In this excerpt, is the second sentence grammatically correct?

The painting, Woman In Red Hat, was inspired by her son's art selections while on a trip to Vancouver together. Which particular artwork it was an interpretation of, however, is lost to memory.

(Woman In Red Hat was introduced earlier as an artwork with that title. The entire subject of the article is about the artist who made the painting, so 'her' is pretty well understood. Sorry for not making the context clear.)

My critics are ok with the ambiguity of who was on the Vancouver trip, but have some qualms about a 'dangling participle' in the next sentence that I do not see.

I changed it to the following. I like the first version, though.

Woman In A Red Hat was inspired by her son's art selections while on a trip to Vancouver together, though which particular artwork it was an interpretation of is lost to memory.

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    Who's her? And is Woman In Red Hat a title or a person? If it's a title, it should be in quotes, and if it's a person, an article (a or the) is required. Who was on a trip to Vancouver, together with whom? No referents in the sentence at all, except Vancouver, and already there's possibly a ménage à trois under consideration by the puzzled reader. – John Lawler Jul 21 '14 at 23:28
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    Ah. Well, there's no participle in the second sentence; remove the however and you get Which particular artwork it was an interpretation of is lost to memory, which is an awkward sentence with an overly heavy subject, but grammatical. The Which .. is clause is what's called an embedded question complement clause, and it's the subject of is lost to memory. Embedded questions (or headless relatives, or free relatives, as they're sometimes called) are complex constructions and work better at the end of a sentence. But it's grammatical, all right. – John Lawler Jul 22 '14 at 2:02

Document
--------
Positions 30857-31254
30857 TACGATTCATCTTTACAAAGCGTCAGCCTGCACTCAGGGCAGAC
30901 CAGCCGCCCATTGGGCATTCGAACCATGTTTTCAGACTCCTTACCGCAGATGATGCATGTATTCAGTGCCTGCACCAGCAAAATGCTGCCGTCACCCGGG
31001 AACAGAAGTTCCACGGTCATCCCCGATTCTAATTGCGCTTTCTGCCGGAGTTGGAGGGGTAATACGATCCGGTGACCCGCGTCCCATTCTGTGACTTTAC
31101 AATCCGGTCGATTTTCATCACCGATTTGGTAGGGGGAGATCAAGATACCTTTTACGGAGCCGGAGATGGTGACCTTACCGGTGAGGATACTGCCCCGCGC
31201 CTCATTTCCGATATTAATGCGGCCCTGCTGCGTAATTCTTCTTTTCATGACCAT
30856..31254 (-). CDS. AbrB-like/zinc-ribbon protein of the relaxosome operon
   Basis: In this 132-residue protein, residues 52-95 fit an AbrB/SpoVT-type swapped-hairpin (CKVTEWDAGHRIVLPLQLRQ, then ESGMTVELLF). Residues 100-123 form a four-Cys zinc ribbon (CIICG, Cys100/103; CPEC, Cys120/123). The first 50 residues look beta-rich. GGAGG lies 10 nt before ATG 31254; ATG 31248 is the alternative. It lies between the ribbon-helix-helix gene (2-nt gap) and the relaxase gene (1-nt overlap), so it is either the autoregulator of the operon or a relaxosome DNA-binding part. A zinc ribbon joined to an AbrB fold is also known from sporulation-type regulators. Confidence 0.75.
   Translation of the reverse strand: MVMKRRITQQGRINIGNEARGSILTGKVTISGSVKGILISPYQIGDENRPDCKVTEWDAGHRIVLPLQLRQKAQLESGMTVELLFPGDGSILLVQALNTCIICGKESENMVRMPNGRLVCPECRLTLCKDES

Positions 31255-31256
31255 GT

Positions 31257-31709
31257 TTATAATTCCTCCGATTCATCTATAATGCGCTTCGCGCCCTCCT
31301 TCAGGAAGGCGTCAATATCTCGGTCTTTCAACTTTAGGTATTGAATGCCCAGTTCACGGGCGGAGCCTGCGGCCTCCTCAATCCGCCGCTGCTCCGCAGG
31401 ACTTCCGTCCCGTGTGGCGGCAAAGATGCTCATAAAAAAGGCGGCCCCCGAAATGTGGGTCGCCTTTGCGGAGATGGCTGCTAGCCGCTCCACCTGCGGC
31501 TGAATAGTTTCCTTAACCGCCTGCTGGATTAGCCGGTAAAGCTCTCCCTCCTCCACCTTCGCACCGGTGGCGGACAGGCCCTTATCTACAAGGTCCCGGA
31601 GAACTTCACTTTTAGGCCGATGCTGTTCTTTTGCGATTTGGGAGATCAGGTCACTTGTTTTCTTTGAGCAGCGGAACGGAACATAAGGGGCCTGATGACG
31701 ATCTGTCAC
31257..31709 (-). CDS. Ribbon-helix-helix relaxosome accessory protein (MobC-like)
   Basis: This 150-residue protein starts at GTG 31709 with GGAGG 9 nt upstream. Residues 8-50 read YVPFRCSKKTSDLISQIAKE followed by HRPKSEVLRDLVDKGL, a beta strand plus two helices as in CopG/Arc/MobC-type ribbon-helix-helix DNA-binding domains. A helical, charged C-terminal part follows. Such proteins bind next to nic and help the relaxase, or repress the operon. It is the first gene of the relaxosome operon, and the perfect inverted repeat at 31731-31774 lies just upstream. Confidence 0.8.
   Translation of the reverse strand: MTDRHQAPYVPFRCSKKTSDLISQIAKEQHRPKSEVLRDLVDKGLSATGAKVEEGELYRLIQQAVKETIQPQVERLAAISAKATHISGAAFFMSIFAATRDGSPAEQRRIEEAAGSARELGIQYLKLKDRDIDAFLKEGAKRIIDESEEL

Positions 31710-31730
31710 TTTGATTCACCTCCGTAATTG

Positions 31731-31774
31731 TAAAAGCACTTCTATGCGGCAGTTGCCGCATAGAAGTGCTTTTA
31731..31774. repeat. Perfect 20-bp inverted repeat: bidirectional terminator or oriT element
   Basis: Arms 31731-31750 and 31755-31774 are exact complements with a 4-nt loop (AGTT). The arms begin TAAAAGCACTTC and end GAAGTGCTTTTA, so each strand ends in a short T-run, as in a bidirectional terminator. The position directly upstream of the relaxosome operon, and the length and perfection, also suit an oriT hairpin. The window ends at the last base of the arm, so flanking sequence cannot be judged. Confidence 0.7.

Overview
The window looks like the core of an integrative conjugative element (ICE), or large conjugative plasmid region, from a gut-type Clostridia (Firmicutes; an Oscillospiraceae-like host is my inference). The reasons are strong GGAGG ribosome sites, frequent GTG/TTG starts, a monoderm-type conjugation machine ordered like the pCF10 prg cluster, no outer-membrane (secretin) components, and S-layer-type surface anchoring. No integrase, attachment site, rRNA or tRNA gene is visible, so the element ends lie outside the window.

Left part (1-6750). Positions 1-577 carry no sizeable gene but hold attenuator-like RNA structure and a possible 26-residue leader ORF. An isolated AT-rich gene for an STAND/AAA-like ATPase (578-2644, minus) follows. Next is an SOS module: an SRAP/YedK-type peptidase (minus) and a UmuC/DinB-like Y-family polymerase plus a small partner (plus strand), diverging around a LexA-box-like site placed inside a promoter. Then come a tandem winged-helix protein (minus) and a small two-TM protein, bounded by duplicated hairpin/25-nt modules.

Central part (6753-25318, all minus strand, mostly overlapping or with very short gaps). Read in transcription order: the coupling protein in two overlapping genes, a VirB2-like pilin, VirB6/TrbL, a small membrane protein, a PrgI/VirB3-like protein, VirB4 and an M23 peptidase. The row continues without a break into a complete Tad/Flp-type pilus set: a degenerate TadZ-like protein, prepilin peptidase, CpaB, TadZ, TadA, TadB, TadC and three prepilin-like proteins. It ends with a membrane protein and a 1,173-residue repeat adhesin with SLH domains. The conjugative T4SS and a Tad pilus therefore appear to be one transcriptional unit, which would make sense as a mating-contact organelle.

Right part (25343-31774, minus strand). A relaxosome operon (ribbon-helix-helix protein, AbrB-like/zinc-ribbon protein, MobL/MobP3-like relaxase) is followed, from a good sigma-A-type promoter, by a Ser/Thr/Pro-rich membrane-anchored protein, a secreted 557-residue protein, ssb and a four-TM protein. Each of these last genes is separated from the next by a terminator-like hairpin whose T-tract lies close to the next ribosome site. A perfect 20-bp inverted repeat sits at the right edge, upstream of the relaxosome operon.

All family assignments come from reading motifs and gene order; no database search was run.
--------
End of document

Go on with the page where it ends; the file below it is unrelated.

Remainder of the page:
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    @JohnLawler, thank you for your tolerance of my clumsy question. I can see more ways to make it less awkward now. But at least it does not have the dread 'dangling participle'. Probably my critic's way of saying 'something is wrong here and I don't know quite what.' – Bobbi Bennett Jul 22 '14 at 2:20
  • Yes, nobody ever learns grammar in grammar school; they're taught a catechism of shibboleths instead. Thou Shalt Nots. And no idea why, or how to tell one kind from another, and no definitions to speak of. It's not your fault; your teachers weren't taught grammar either. This has been going on in Anglophone schools since about 1950 or so. That's about 6 generations of students and teachers, so it's gone now for good. – John Lawler Jul 22 '14 at 2:31
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    The only thing I find confusing or in any way ungrammatical in the original version is “together”. Logically, it’s clear that the meaning is that the artist was in Vancouver with her son; but grammatically, I can’t figure out exactly what it most likely really says. Probably that she was in Vancouver with her son’s art selections. Or that the art selections were in Vancouver together. Or something. – Janus Bahs Jacquet Jul 22 '14 at 9:30

I really struggle to find a dangling participle in that sentence. There is lost, but for me it doesn't dangle much...

However, they may be referring to the quite long distance between which [...] artwork and of. There are reasons (for readability) to move those two a bit closer together, for instance:

Of which particular artwork it was an interpretation, however, is lost to memory.

The interjection of however, although I personally like it, can be confusing to some as well. You'll hear things like "no comma's between subject and verb", which are generally correct but overused when interjections come into play. To mollify those concerns, you could rewrite your sentence to:

However, of which particular artwork it was an interpretation is lost to memory.


It is lost to memory, however, of which particular artwork it was an interpretation.

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To avoid saying that her son's art collections were on a trip, make it: ". . . while she was on a trip with him to Vancouver."

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I agree, techically the second sentence does not dangle, although it sounds awkward to me for the reasons others have given. And I like best oerkelens' first suggestion to improve it. Another suggestion to clear up the first sentence:

While on a trip to Vancouver with her son, his art selections inspired her painting "Woman In Red Hat."

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